Of course no real conclusions can be drawn from just one series of 32 sessions. However, the results suggest an improvement compared to results of the standard Ganzfeld procedure with static targets in general (with meta-analysis showing an overall effect size of around 30%), and specifically compared to our own previous findings using this standard method (a replication programme yielding little more than chance results, see e.g. Bierman et al., 1993; Bosga et al., 1994). Then again our experiment contains no real direct test of the effectiveness of the ES technique per se over this standard Ganzfeld procedure. Also, the influence of the magic extension cannot be properly compared to scoring in 'no-magic' standard ES. There was no proper random allocation of sessions to ES and ES+ conditions - then again participants could never have been blind to the hypothesis anyway, and more important (as we have argued in some notes on the use of magic) beneath its surface the standard ES (and even the standard Ganzfeld) procedure could itself be considered a paradigm of magic in a broader sense, leaving only a gradual, cosmetic distinction between ES and ES+.

Against method, such detailed comparisons were never our object since, in accordance with our doubt of the analytic stance, we take psi as an indication of the limits of applicability of analytic thinking in general. Therefore, all we claim is that psi may manifest itself somewhere between the beginning and the end of an Eigensender session, yet it cannot analytically be reduced to the outcome of a function of critical moments, interactions, or mechanisms, which ostensibly constitute that session. Like a work of art, a parapsychological experiment embraces more than the total sum of its constituting elements.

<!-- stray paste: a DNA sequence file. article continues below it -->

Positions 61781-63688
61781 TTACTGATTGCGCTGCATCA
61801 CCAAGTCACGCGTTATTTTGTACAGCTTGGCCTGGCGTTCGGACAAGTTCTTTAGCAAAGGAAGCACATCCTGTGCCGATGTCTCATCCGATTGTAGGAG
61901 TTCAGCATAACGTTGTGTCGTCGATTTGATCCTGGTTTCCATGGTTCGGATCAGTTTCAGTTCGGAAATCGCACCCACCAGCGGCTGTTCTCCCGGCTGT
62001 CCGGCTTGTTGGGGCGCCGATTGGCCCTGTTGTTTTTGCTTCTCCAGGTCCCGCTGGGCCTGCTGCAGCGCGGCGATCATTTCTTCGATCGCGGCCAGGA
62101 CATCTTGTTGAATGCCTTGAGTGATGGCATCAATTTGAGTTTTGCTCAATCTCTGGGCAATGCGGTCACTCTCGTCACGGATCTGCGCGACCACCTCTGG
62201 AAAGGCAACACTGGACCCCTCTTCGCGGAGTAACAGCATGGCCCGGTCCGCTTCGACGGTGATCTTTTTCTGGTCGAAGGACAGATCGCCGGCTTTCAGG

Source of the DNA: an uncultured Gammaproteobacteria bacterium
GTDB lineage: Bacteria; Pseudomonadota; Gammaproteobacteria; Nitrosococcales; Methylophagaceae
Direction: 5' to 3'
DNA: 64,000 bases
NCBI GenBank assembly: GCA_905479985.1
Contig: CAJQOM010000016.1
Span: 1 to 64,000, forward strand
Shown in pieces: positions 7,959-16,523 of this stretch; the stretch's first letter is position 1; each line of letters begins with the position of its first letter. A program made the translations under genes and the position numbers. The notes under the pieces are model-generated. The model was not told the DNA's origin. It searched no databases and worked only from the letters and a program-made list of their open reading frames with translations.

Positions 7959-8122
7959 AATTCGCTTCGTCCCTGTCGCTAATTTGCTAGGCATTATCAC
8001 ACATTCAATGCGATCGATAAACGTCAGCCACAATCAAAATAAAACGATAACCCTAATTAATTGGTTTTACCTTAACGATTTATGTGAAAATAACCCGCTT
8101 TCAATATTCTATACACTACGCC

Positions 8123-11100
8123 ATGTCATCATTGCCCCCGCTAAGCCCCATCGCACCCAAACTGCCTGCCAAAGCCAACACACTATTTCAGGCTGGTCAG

As an instance of this analytical indeterminability, we have to tolerate the ambiguous outcomes concerning possible confidence of J's rating, since in a way it confirms the idea - expounded in some notes on the philosophy of science - that psi phenomena cannot simply be reduced to isolated cognitive mechanisms within the individual. In fact ES does not allow a clear allocation of experimental roles. Roles and double-roles compile an interwoven script. If we were to report on Eigensender in an analytical way, several current frameworks would have been at our disposal. In terms of the OT's, the S at stage III could be said to non-locally connect target observations with his/her impressions during I (during which cognitive functioning is relatively 'random'), the report of which is heard through the head phones. The second, more conventional framework that has guided mainstream parapsychology for several decades, comprises of models that are inspired by principles of functionalistic and representationalistic cognitivism. Here explanations are construed around a concept like 'psi input', that activates 'detection mechanisms', the 'functioning' of which is 'facilitated' by the 'attenuation of sensory and somatic stimuli'. In a cognitivistically oriented Eigensender model, E doubles as 'sender' for S during stage I and for J during III, while S takes on the role of an additional (Eigen) 'sender' during stage III, as well as that of ('normal') 'sender' for J (J's are aware of this possible construct). Less conventional conjectures would still involve analytical localisation of psi. For example, RNG-target selection by E could be modelled as a PK or data augmentation process, or - stretching Jung's concept somewhat - as a 'synchronicity event', a proces in which the designated target will correspond maximally to S's mentation (Bosga et al., 1994), or as a combination of any of these perspectives, a combination that might then vary per experiment. This lack of analytical determination would ultimately leave us with perhaps the successful results of a future meta-analysis, but without trace of a theoretically relevant 'core process'. In short, psi may show to better advantage if we appreciate its phenomenological complexity and try not to reduce it to our favourite essentials.

For some philosophical background notions from which this study originated, see